Legislation signed into law today will protect the quality of evidence specimens and the chain of custody in homicide cases. State Representative Dan Brady, the measure’s chief House sponsor, said House Bill 233 contains new evidence handling guidelines that will benefit death investigations, and reduce time consuming mandates on local coroners.
“The outcome in death investigations often hinges on specimens collected for evidence being properly preserved and uncontaminated, and in the hands of the police as quickly as possible. That’s what these new guidelines will do,” Representative Brady said.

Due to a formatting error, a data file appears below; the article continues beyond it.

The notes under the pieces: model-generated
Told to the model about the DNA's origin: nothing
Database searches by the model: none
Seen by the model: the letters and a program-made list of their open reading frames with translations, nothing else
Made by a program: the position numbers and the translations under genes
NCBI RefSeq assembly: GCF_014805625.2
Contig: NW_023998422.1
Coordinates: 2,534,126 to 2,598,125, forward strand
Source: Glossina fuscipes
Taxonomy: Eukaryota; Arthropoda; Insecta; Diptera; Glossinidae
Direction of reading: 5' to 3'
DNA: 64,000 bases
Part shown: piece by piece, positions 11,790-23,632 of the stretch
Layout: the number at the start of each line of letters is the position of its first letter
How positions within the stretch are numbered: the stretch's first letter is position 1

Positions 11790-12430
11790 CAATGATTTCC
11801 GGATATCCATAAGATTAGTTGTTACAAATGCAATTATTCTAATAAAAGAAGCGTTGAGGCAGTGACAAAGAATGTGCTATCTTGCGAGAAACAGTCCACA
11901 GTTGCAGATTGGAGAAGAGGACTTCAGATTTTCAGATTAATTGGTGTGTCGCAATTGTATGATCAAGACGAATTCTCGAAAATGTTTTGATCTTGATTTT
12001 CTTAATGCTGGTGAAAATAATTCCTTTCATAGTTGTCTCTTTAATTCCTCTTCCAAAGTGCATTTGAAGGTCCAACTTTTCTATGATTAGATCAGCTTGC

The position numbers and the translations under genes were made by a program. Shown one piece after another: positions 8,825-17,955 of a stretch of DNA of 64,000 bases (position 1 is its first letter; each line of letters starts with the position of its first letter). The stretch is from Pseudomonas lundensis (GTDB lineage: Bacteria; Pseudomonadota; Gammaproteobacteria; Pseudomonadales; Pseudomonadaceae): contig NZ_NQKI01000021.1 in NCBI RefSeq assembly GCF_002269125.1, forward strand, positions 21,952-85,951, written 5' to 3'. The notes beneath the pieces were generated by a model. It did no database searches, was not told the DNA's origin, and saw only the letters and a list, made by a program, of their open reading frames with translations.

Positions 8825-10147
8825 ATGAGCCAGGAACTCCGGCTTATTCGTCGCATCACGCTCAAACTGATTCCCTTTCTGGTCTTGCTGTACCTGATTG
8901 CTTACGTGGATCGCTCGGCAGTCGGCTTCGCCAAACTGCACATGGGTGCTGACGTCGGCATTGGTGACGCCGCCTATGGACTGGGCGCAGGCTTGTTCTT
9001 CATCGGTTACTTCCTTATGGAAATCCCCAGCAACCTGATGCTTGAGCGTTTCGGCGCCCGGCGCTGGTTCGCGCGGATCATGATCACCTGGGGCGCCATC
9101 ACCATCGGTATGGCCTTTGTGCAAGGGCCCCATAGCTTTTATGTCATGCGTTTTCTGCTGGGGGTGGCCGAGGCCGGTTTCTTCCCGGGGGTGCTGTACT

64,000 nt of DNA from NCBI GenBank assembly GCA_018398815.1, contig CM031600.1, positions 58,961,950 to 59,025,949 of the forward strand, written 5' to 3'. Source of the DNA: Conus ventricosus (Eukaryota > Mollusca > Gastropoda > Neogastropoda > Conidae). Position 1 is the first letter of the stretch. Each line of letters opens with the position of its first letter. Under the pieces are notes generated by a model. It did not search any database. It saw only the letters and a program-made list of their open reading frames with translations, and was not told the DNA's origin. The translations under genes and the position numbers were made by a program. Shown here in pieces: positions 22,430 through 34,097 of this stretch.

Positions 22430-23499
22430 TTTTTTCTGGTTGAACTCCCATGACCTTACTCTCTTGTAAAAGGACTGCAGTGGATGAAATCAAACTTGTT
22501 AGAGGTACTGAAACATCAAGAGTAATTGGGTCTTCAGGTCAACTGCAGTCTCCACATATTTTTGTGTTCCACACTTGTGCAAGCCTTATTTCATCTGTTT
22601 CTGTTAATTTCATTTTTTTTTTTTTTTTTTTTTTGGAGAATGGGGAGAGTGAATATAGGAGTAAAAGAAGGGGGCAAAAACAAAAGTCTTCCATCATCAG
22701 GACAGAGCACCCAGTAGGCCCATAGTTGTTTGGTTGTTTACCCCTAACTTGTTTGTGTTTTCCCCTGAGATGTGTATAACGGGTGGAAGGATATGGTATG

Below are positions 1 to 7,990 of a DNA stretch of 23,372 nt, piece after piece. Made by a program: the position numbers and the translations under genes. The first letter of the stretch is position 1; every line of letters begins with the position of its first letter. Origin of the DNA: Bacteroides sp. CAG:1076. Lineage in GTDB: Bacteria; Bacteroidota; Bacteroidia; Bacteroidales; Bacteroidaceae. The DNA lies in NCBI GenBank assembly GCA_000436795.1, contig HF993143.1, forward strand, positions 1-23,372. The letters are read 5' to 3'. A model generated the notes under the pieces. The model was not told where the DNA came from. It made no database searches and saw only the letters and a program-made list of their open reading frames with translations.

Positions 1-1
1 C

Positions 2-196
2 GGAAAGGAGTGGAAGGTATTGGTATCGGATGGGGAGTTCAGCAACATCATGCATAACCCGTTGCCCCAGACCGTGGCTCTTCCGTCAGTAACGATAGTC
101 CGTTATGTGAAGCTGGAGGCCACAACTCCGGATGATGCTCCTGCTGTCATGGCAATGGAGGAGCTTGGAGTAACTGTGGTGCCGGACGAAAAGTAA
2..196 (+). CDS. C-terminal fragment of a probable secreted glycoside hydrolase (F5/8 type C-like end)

The new evidence handling guidelines are an agreement between the Illinois State Police and the Coroner’s Association. They require coroners to properly preserve specimens (by freezing, if equipment is available) and release them to investigating law enforcement agencies within 30 days. Police agencies receiving the specimens will submit them to a National DNA Index System-participating laboratory for analysis, and then provide the analysis and other findings to the Illinois State Police.
“These new guidelines require a faster release by coroners of the evidence in homicide investigations (previously 45 days), and allow for the police to pick up the evidence rather than wait for the coroner’s office to deliver it. That’s good for all concerned,” Representative Brady said.